The most likely military communications architecture in 2025 is a shared commercial satellite communications system. This system will be based on a large constellation (hundreds or thousands) of small satellites in low earth orbit. Each satellite will be cross-linked to every other satellite with a mixture of truly wideband solid-state laser communication links (digital data rates in excess of 10 gigabytes/second) and high-speed RF back-up links (60 Ghz or greater). Most downlinks will still involve RF technology, since it is simple and inexpensive, but the most demanding traffic will have to be handled optically. Ground stations will be simple and easily relocatable, since each satellite will carry its own formidable computer brain to manage the communications traffic redundantly (the inevitable consequence of the explosion in computer processing speed and capacity). Ground line communications will be nearly nonexistent (too expensive), except for emergency back-up systems and a few ultrasecure, jam-resistant communication systems (based on optical fiber as the only way to handle the load). In the world of 2025, every person could contact anyone, anywhere, at any time, if properly equipped.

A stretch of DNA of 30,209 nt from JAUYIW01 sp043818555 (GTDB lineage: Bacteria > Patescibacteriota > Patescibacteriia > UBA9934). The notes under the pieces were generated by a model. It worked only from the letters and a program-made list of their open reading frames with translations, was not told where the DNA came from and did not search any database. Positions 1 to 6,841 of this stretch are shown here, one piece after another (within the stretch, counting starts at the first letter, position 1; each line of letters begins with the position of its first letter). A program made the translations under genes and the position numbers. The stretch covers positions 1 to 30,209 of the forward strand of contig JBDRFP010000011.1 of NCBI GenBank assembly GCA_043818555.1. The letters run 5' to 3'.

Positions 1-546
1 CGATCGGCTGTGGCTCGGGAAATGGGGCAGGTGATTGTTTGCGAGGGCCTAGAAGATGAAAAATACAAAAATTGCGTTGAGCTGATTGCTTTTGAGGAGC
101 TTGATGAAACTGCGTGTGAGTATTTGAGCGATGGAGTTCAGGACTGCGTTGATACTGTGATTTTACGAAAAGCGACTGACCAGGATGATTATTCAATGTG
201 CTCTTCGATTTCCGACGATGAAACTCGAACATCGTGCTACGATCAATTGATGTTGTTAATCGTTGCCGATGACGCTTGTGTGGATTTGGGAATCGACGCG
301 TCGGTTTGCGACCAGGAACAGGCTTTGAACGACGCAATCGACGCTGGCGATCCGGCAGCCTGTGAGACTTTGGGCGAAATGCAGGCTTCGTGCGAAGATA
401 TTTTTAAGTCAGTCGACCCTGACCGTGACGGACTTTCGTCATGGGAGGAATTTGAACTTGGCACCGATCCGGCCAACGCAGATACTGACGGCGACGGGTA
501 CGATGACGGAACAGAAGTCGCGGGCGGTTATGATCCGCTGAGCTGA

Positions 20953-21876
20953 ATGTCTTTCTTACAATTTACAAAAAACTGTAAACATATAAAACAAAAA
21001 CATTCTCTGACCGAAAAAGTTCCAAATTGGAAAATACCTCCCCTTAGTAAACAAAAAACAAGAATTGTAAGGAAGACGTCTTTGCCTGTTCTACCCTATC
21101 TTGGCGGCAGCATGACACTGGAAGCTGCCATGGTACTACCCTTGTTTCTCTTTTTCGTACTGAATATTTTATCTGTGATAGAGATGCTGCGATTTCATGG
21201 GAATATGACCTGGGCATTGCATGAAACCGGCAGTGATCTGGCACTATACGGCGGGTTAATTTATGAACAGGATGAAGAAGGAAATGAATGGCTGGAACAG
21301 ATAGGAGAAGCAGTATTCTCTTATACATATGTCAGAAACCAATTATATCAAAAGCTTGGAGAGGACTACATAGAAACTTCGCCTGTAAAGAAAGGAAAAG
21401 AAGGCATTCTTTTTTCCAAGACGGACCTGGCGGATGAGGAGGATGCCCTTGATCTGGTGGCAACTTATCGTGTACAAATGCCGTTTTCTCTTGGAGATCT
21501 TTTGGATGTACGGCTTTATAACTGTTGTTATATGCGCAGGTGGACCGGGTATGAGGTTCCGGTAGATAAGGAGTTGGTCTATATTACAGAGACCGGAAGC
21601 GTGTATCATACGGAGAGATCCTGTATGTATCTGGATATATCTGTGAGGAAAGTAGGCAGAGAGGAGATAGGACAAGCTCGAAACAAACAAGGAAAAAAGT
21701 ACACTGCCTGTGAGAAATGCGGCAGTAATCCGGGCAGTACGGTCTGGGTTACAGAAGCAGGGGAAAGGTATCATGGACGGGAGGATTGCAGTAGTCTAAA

The Navstar GPS satellite navigation system currently provides reliable three-dimensional position information with an accuracy and precision of 16 meters and time with an accuracy of 0.1 microseconds (uncorrupted version).167 Whenever enough satellites are in view, GPS can even provide velocity and acceleration information. Combined with inexpensive commercial receivers, GPS navigation was critical to the success of coalition forces in the Gulf War. This information is good enough to pilot cruise missiles hundreds of miles to large targets and to provide targeting coordinates for modern PGMs. It is not good enough for many of the space-strike weapons described earlier in this paper, which require extreme time and position accuracies (a few nanoseconds in time, centimeters in position) to be fully effective.